What a drag it is getting old: as retirement gets harder, Hong Kong must learn how to hold on to older workers

Richard Harris says Hong Kong’s older workers offer skills, wisdom and experience but often choose to take their expertise elsewhere due to lack of support

PUBLISHED : Thursday, 07 June, 2018, 4:01pm
UPDATED : Thursday, 07 June, 2018, 10:31pm

“Ladies and Gentlemen, the Rolling Stones!” Mick pranced onto the stage through the smoke to the chords of Street Fighting Man. I ticked an item off the bucket list.

He did not disappoint, his brown hair bouncing as he skipped and flailed his way down the runway. The performance was everything in quality and quantity that the ageing rockers desired. Not bad for four pensioners in their 70s. Retirement is no longer an option; growing old disgracefully is.

Among my generation, born in the 1950s, “when are you going to stop working?” is a frequent conversation opener. It will become more so as Hong Kong’s population increasingly ages. A friend recently passed away, still going into the office in his last week. Others are cutting their hours and disappearing from Hong Kong for a month or more to “find themselves” in Tibet or Antarctica, fly south for winter, or east-west for the summer. One has done well enough to step off the wheel completely and live frugally between Hong Kong, Italy and Thailand. The next question is, “How much is enough?”

You can’t always get what you want. Many have no option to stop in their late 50s and early 60s; chased by debts and obligations, multiple marriages and maturing teenagers. Hong Kong’s rental and supermarket expenses make even senior salary packages seem ungenerous. Working hours are long and bonuses are meagre for most. It is tough to think out of the box when you are tied to the rat race.

Hong Kong businesses often see age as a limit to employment and this discrimination overshadows the fact the silver-haired generation are street smart, technically experienced and can perform to a high level.

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The government, too, is captivated by the “employers union” of fat cats who are stuck in a 1980s time warp of thinking that you can get away with youthful inexperience because it is cheap. They have continued to neuter the Mandatory Provident Fund and bury the idea of any kind of universal pension scheme or increased minimum wage. Hong Kong is becoming less attractive to older workers who can vote with their feet. Losing our most experienced human talent is bad for the city.

A long-time Hong Kong friend in his late 50s who was a senior professional moved to Australia with no job and drained his savings trying to set up a business. After a year, he picked a role for which he was perfectly suited – training people to work across cultures. It gives him half his time back to follow his particular dream of walking long distances across Europe, Asia and soon South America. Changing direction is a gamble and takes time but, as we age, we work to live rather than live to work.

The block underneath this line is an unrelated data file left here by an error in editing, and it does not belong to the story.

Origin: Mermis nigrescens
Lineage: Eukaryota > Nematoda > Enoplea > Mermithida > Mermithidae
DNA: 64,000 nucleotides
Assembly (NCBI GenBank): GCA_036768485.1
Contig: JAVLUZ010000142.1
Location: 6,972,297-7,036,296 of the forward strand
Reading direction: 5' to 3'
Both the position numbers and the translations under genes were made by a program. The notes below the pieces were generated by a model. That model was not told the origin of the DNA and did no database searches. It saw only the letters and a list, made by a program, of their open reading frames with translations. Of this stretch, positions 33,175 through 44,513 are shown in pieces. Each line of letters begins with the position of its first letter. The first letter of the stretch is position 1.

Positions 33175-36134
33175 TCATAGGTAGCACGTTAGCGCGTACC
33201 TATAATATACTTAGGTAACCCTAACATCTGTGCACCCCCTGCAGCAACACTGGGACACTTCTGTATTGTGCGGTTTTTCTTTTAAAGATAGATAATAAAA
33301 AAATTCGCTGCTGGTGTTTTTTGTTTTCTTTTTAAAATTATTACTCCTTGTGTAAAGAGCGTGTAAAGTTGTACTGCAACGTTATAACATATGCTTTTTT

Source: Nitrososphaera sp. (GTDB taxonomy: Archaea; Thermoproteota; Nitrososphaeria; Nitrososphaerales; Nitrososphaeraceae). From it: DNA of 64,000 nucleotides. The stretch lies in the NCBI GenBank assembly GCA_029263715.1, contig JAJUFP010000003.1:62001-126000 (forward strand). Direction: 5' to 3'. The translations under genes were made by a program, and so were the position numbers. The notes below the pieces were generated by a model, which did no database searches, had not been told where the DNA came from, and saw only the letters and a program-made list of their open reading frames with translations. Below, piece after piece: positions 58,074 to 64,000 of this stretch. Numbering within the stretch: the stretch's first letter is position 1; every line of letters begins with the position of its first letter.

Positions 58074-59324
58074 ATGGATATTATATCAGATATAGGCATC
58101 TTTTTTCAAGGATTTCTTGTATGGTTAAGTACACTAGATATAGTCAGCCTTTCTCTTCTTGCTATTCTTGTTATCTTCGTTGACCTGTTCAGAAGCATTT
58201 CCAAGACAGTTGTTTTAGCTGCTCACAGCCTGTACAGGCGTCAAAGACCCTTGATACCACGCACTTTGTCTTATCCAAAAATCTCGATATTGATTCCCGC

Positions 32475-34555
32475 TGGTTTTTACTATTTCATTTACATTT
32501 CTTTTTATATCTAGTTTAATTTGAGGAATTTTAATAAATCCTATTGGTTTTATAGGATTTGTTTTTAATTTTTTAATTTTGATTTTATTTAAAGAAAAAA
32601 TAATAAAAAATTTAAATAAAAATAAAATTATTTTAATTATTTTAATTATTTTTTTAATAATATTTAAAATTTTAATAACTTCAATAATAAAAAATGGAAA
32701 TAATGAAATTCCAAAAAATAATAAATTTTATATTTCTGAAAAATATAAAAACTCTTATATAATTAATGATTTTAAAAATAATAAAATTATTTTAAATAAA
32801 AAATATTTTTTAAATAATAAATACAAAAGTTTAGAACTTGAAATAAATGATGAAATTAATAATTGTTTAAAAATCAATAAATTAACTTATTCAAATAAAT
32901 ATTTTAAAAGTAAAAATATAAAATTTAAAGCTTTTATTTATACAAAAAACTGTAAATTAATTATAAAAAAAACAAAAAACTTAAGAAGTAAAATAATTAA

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The days when an employee could properly retire are gone, for few of us now work for a big company with a generous pension. Indeed these days, careers usually stop well before the working life finishes, with more people involved in the gig economy after their company job. The loss of raw energy can be overcome with the wisdom of age – using your experience to reinvent oneself. Full-time jobs are often replaced with charitable work (paid or unpaid), part-time work, non-executive directorships, consulting, entrepreneurial ideas – or any or all of them.

Having more freedom over your time beats swiping an access card to get you through the office door, being under the thumb of a 30-year-old human resources manager, or working all weekend on a useless project that folds on Monday. If your gigs work out, it is tough to stop – wild horses will not drag you into retirement.

Hong Kong faces challenge in how to manage its ageing population

Hong Kong’s size, variability and dynamism suits the gig economy, where seasoned professionals can choose to do things they want to do. Hong Kong employers should appreciate that they can win, too, by getting top-class personnel relatively cheaply. But they must realise they have to pay something for it – otherwise that talent will find an outlet elsewhere.

Even Sir Michael Jagger will reach a time when he will get no satisfaction. For now, despite his age, he has adapted his key skills. He doesn’t hit the high notes, he doesn’t even sing all the lines – the crowd do. His key skill is in staying fit – the crowd want to see him bouncing about as Jumpin’ Jack Flash. It’s only rock 'n' roll but we all like it.

Richard Harris does too much as a veteran investment manager, banker, writer and broadcaster and financial expert witness. www.portshelter.com